Lids down, I count sheep
I count heartbeats
The only thing that counts is
that I won't sleepI countdown, I look around
Who needs sleep?
well you're never gonna get it
Who needs sleep?
tell me what's that for
Who needs sleep?
be happy with what you're getting
There's a guy who's been awake
since the Second World War
My hands are locked up tight in fists
My mind is racing, filled with lists
of things to do and things I've done
Another sleepless night's begun
Seems that sleep has always been a somewhat fleeting phenomenon around the Pandora household. As a kid, I suffered occasional bouts of insomnia, whenever something exciting like going back to school was on the horizon. My husband was such an insomniac that he almost burned his house down as a child, reading with a lamp under a flammable 1970's blanket. (Yes, he's older than I am).
In college, I would routinely be up until 2, 3, 4 5AM every night. Every morning, as I dragged my butt to class (or didn't) I would promise myself that I would go to sleep at a reasonable hour that night. Every night I would fall well shy of keeping that promise, as some drama or other always seemed to beckon my attention.
As a young couple, many of our deepest and most passionate conversations took place in the wee hours of the morning, when most people were fast asleep. Our insomnia was an aphrodisiac of sorts - we fell in love because no one else was awake. The night we met, we talked for 36 hours straight. Then we napped for about 2 hours, then went our separate ways for the day.
Our first date started at 10PM one night, took us to Denny's, Walmart and the beach, finally ending at 7:30AM, when he could no longer put off leaving for work. And 100% of that time was "pre-intimacy". All talk, no action.
Pregnancy, though planned, took us by surprised. The overwhelming exhaustion of the first trimester was horrifying, as I became essentially narcoleptic. No matter how badly I wanted to regain my swerve after that, I just couldn't. The sun went down, and so did I.
When our first child was born, we learned how to operate on the worst kind of sleep - interrupted sleep. Many a night were spent jolting in and out of the jagged kind of sleep that comes from keeping one ear open for the inevitable cried that will rouse you from your slumber ever hour or so. The boy never slept for more than 2 hours at a clip. For the first 10 months of his life, he ate every hour and a half to two hours, round the clock.
When our daughter was born, she was a sleeper. Right out of the hospital, she slept an unbelievable 5 hours at a clip, ate, then put herself back to sleep. Right up until the very moment that I went back to work. Within less than a week, she started sleeping through the day and nursing through the night, as she deemed all bottles entirely objectionable.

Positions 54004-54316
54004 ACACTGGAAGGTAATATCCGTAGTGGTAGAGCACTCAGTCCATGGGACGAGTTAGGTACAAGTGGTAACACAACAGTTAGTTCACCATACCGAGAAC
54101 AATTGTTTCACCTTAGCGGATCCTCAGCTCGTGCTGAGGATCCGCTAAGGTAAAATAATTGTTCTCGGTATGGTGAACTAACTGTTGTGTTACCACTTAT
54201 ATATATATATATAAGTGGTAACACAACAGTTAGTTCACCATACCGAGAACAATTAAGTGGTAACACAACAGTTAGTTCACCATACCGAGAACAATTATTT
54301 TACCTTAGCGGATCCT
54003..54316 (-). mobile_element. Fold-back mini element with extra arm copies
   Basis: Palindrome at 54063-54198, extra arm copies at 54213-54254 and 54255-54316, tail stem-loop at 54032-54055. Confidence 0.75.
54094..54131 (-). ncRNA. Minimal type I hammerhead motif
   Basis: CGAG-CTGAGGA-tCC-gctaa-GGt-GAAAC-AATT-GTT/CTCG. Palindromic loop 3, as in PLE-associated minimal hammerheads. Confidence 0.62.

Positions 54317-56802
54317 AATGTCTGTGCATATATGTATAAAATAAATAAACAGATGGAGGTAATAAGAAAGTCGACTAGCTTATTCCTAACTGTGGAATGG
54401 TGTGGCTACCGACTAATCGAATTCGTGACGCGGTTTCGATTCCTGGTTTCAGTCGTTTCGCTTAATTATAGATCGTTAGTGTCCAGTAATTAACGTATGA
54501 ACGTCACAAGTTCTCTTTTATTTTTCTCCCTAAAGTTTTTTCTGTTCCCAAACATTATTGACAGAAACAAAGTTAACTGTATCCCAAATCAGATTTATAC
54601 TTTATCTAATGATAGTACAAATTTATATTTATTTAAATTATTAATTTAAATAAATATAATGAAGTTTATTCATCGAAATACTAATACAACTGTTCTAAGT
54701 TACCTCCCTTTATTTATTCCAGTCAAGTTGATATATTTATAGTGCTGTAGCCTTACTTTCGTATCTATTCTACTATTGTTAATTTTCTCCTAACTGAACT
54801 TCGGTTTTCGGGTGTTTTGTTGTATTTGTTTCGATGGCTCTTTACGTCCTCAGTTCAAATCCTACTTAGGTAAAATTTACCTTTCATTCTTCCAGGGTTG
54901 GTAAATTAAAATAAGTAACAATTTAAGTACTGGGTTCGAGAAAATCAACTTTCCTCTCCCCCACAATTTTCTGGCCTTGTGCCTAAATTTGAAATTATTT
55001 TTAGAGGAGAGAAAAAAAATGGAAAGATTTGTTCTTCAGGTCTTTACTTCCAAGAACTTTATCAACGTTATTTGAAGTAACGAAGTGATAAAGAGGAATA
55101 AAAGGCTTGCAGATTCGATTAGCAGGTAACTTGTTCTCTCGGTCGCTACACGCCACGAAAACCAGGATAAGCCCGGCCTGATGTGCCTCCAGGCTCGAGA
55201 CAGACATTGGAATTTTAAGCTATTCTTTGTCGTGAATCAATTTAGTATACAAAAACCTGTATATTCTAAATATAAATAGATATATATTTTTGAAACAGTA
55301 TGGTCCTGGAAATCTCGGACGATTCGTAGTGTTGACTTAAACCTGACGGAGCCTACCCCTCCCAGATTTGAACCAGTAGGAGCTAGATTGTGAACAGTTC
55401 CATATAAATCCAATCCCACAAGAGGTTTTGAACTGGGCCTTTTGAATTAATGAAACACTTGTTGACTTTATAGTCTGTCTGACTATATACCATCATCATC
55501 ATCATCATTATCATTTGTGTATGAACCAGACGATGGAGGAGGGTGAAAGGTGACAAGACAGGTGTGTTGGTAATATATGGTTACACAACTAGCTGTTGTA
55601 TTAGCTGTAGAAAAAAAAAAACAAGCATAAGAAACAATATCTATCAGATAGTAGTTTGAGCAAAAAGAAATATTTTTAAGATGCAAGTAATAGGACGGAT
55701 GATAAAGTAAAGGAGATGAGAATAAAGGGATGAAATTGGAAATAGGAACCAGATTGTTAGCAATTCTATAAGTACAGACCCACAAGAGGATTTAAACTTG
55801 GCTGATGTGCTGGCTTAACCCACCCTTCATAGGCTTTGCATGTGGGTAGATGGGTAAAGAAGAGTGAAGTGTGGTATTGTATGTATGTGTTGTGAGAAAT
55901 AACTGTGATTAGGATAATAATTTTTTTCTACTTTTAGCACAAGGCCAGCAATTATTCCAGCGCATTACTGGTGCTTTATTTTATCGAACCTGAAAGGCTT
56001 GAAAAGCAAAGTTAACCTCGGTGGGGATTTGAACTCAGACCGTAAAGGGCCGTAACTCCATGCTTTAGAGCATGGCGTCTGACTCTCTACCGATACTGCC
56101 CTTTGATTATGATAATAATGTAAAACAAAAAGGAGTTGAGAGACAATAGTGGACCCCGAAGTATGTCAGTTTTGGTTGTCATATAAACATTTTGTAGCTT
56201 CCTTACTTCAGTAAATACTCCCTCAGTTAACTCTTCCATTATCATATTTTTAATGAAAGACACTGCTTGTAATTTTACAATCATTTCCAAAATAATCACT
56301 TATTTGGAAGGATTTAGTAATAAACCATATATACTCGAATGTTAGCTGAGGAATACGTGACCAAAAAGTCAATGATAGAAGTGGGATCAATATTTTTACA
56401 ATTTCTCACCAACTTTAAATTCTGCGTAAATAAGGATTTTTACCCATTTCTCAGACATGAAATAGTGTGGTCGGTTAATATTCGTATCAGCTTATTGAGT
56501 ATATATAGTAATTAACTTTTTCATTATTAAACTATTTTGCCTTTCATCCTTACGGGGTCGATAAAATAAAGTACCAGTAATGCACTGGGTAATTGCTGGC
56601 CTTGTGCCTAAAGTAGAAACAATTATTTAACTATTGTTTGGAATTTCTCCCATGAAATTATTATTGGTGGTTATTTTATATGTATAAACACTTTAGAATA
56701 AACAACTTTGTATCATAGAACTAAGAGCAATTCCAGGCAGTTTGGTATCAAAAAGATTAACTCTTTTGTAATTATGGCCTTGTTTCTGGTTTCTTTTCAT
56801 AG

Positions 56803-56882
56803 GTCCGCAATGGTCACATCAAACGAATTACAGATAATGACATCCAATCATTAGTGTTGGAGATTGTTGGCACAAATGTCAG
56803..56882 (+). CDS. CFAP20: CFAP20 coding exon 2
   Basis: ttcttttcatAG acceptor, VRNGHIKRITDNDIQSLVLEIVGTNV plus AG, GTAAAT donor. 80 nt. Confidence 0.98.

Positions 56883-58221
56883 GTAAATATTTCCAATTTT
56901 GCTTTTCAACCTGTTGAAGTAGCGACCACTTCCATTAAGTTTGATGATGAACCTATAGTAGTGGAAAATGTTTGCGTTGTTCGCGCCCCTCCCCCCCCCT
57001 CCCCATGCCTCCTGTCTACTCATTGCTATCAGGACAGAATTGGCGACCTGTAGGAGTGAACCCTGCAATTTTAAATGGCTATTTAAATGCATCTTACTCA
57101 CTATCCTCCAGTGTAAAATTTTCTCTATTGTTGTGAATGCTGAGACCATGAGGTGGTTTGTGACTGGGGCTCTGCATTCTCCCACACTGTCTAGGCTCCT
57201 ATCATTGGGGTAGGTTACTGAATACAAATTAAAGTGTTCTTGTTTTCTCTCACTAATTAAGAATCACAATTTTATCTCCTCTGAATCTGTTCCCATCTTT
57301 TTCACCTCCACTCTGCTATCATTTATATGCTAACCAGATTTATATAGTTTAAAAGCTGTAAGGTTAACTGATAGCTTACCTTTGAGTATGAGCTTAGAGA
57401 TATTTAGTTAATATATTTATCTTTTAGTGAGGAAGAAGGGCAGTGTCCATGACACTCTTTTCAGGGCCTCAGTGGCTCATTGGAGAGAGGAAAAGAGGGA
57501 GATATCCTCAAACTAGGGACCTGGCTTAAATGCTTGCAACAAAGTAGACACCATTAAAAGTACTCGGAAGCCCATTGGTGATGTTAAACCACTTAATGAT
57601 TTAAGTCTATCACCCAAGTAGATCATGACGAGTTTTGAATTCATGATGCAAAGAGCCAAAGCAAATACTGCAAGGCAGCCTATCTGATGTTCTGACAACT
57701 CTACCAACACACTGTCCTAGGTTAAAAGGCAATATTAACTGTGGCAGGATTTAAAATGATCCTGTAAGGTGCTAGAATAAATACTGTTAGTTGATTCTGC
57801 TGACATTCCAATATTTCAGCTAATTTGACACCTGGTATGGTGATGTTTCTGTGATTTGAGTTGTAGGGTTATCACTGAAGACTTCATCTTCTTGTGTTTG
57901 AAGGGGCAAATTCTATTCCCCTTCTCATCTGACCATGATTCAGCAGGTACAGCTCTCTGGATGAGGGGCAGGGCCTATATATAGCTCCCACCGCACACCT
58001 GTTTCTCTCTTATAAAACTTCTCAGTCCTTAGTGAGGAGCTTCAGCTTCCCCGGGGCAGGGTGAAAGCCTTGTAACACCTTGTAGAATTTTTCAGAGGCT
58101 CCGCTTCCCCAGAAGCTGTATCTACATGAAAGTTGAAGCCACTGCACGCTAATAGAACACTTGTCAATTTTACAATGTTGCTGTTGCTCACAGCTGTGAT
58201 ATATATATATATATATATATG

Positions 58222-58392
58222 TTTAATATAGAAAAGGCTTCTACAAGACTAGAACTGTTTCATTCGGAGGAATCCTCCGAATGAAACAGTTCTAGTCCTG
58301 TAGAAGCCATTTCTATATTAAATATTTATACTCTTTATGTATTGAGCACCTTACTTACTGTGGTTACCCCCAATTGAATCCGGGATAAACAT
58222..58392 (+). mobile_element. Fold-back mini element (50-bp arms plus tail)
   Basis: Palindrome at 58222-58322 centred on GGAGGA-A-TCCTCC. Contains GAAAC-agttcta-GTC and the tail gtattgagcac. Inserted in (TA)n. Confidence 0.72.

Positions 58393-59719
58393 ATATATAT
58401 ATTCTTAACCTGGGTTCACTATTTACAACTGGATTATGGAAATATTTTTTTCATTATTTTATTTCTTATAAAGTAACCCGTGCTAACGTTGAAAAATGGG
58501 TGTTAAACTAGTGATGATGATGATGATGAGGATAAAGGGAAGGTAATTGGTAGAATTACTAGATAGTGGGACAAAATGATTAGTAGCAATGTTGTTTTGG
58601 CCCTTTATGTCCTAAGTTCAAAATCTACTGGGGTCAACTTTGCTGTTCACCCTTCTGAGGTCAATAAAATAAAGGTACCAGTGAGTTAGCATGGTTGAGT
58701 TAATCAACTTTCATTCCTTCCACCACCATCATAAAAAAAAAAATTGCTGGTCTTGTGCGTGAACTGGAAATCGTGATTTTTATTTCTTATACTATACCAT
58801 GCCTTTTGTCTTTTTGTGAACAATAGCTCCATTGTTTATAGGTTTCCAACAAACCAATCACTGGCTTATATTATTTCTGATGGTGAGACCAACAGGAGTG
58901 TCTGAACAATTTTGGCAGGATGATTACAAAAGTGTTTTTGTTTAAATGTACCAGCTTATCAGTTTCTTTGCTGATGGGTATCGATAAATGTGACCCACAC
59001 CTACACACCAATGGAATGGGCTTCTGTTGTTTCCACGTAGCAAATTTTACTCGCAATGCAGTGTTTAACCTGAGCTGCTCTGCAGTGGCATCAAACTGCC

We co-slept for most of the next year.
Finally, once our kids hit the year and a half and 3 year mark, both of them were sleeping soundly, for 12 hours a night. And we were free to go back to our own insomniac ways. Admittedly, having kids cured me of much of the night owl ways that I used to hold so dear. Days left running from work to mommy mode left me longing for bed sometime around midnight every night, which was like turning in when the sun was still up to my former self.
Now, with the kids 6 and 8, we suddenly have a sleep problem. The boy, it seems has developed an acute case of insomnia out of NOWHERE. He was fine. A regular Rip Van Winkle, for the last 5 years. Both kids had adopted the wonderful habit of sleeping for 10-12 hours, regardless of the time that you put them down. If they went to bed at 8, they would be up around 7. If they were up until 10, they were out until at least 8:30.
All of this suddenly changed for the boy on Sunday, January 3rd. He simply could.not.sleep. No matter what he tried, he was UP. Attempts to fall asleep were fruitless. Any slumber that he did drift off to, quickly interrupted. This went on until the wee hours of the morning. He finally succumbed to a good, deep sleep around 5AM. Just in time for his alarm to go off at 7:30. Needless to say, we missed the bus that morning.
The next night was even worse, with him in hysterics because he was so worked up over his inability to fall asleep.
That morning I took to Twitter and Facebook with my sleep deprived angst over what to do. I was greeted with a plethora of suggestions, ranging from giving him melatonin to rubbing him down with lavender. There were suggestions of massage, meditation and letting him read.
We decided to let him read. Which seemed to work. Sort of.
The first night with the lamp and the book he was asleep for good around 1AM.
The next night it was closer to 11:30PM.
The next night he was up about eleventy million times, but then Saturday night, he was asleep by 9:10PM and slept straight on through until about 8AM.
So we thought we were finally in the clear last night.
Not even close.
So now I ponder, what is at the root of the problem. Is something bothering him (he says no)? Or has he just inherited insomnia from dear old mom and dad? Do I move on to something more radical, like giving him melatonin, or do we just whether the storm, remain calm and keep the pressure off until his body regulates itself again?
This is the part of parenting that stinks.